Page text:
* China's 2018 crude runs hit record 12.1 mln bpd
* Strong demand despite China GDP growth at 28-year low
* OPEC-led supply cuts also support crude prices
* U.S. rig count slows, output rises: https://tmsnrt.rs/2NsKwpc (Refreshes prices)
LONDON, Jan 21 (Reuters) - Oil prices edged lower on Monday, echoing a weaker tone on global stock markets after evidence that economic growth in China, the world's second-largest crude consumer, eased in 2018.
Brent crude oil futures were down 13 cents at $62.57 a barrel by 1207 GMT, while U.S. crude futures lost 10 cents at $53.70 a barrel.
China's 2018 economic growth slowed to the weakest in 28 years, data showed, at 6.6 percent versus 6.8 percent in 2017.
Although the slowdown was in line with expectations and not as sharp as some analysts had expected, the cooling of the world's No.2 economy casts a shadow over global growth.
"It remains quite likely that the trade spat with the U.S. has played a part in this latest slowdown," CMC Markets chief market analyst Michael Hewson said.
"But investors should also factor in that it simply isnt possible for the Chinese economy to grow at the pace that it has over the last 10 years, in the next 10 years."
While there is concern that a slowing global economy could impact oil demand, production cuts implemented by the Organization of the Petroleum Exporting Countries are likely to support crude oil prices, analysts said.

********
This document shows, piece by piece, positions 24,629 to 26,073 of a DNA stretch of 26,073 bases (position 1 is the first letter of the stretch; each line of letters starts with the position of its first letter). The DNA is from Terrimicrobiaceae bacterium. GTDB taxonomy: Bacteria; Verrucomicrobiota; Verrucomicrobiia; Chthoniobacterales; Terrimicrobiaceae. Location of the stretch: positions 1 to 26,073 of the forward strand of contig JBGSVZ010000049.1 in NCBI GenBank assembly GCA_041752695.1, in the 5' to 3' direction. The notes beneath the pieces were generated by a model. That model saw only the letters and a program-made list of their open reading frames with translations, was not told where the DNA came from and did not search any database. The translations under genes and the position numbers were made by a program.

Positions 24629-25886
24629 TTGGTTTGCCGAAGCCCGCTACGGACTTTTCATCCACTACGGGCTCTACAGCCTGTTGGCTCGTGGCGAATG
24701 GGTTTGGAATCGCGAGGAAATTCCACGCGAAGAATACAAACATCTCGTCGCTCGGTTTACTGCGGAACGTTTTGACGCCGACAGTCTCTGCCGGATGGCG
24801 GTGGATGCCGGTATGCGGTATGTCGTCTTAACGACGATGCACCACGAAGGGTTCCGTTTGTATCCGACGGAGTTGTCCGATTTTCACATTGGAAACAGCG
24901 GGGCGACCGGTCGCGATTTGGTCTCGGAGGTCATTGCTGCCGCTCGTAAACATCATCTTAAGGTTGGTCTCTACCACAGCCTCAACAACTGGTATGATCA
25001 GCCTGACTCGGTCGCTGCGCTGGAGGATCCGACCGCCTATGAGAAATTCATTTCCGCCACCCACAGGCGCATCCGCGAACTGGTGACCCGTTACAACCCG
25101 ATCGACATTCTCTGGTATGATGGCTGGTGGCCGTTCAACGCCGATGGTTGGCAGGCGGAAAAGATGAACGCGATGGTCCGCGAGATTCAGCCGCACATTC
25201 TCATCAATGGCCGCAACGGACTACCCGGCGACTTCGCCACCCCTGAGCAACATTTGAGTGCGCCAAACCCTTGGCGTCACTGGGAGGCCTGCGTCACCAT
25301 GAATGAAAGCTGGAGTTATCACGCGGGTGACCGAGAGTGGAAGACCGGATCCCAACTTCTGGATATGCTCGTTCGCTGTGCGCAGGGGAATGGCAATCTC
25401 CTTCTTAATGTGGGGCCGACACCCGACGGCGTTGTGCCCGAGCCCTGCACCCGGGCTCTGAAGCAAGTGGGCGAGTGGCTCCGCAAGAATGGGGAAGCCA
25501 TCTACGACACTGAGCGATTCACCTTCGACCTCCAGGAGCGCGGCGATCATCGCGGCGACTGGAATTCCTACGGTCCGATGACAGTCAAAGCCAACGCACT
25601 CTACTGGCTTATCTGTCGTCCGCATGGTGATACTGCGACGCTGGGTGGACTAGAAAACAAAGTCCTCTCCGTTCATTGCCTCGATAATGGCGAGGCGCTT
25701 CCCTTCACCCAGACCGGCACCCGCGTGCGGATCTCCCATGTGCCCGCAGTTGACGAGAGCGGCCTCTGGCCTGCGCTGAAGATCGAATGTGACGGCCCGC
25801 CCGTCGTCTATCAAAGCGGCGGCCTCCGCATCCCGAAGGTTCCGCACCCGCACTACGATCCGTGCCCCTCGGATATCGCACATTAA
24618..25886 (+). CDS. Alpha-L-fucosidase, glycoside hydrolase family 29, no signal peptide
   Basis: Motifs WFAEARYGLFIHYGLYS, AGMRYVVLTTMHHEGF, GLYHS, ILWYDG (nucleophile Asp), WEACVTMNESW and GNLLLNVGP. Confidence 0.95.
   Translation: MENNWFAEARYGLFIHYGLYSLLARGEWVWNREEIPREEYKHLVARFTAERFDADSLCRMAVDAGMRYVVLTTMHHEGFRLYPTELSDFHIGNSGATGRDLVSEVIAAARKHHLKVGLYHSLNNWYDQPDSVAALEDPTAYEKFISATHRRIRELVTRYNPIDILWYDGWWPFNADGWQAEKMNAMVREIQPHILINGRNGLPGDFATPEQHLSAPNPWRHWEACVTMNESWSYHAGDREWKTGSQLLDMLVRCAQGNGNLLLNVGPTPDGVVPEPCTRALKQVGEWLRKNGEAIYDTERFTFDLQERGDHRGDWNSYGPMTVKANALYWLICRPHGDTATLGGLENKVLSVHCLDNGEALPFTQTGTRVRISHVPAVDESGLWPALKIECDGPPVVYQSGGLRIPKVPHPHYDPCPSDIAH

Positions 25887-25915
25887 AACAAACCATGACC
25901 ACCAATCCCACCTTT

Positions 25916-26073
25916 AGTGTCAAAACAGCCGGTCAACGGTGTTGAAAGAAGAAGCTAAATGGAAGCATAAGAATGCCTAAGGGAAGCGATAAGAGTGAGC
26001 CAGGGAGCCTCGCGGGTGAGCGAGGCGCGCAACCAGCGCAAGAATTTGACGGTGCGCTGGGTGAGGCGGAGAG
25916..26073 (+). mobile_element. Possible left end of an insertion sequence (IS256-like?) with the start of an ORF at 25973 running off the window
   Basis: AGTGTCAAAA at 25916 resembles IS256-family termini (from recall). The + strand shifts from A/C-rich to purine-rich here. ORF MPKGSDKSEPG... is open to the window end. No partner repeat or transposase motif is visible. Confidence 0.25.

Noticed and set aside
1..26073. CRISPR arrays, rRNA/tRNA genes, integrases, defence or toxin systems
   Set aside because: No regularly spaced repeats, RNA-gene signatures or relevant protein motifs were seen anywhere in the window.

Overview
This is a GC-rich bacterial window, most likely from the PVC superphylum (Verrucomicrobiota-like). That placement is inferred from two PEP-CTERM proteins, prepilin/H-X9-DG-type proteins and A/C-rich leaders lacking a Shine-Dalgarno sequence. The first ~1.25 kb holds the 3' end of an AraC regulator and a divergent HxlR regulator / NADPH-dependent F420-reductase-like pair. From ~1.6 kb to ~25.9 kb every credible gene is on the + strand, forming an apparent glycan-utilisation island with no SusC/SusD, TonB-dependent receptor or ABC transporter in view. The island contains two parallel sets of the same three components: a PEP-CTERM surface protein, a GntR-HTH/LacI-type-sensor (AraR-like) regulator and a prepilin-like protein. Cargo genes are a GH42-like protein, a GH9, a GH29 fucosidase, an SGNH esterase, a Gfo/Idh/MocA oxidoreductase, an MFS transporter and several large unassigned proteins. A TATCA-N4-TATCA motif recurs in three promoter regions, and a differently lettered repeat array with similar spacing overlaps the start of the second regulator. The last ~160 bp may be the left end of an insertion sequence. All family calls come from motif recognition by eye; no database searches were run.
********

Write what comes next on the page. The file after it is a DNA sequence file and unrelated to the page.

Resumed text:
"You can't justify oil prices at these levels. We're looking basically at an average of almost $70 a barrel for Brent in 2019," ING commodities strategist Warren Patterson said.
"I am getting increasingly concerned about how tight the market will be going into 2020."
A separate report from China's National Bureau of Statistics on Monday showed crude oil refinery throughput in 2018 climbed to a record 12.1 million barrels per day (bpd), up 6.8 percent from the previous year.
In the United States, energy companies cut the number of rigs drilling for oil by 21 in the week to Jan. 18, taking the count down to 852, the lowest since May 2018, energy services firm Baker Hughes said on Friday.
It was the biggest decline since February 2016, as drillers reacted to the 40 percent plunge in U.S. crude prices late last year. However, U.S. crude oil production <C-OUT-T-EIA> rose by more than 2 million bpd in 2018, to a record 11.9 million bpd.
With the rig count stalling, last year's growth rate is unlikely to be repeated in 2019, although most analysts expect annual production to average well over 12 million bpd.
(Additional reporting by Henning Gloystein in SINGAPORE; Editing by Dale Hudson and Louise Heavens)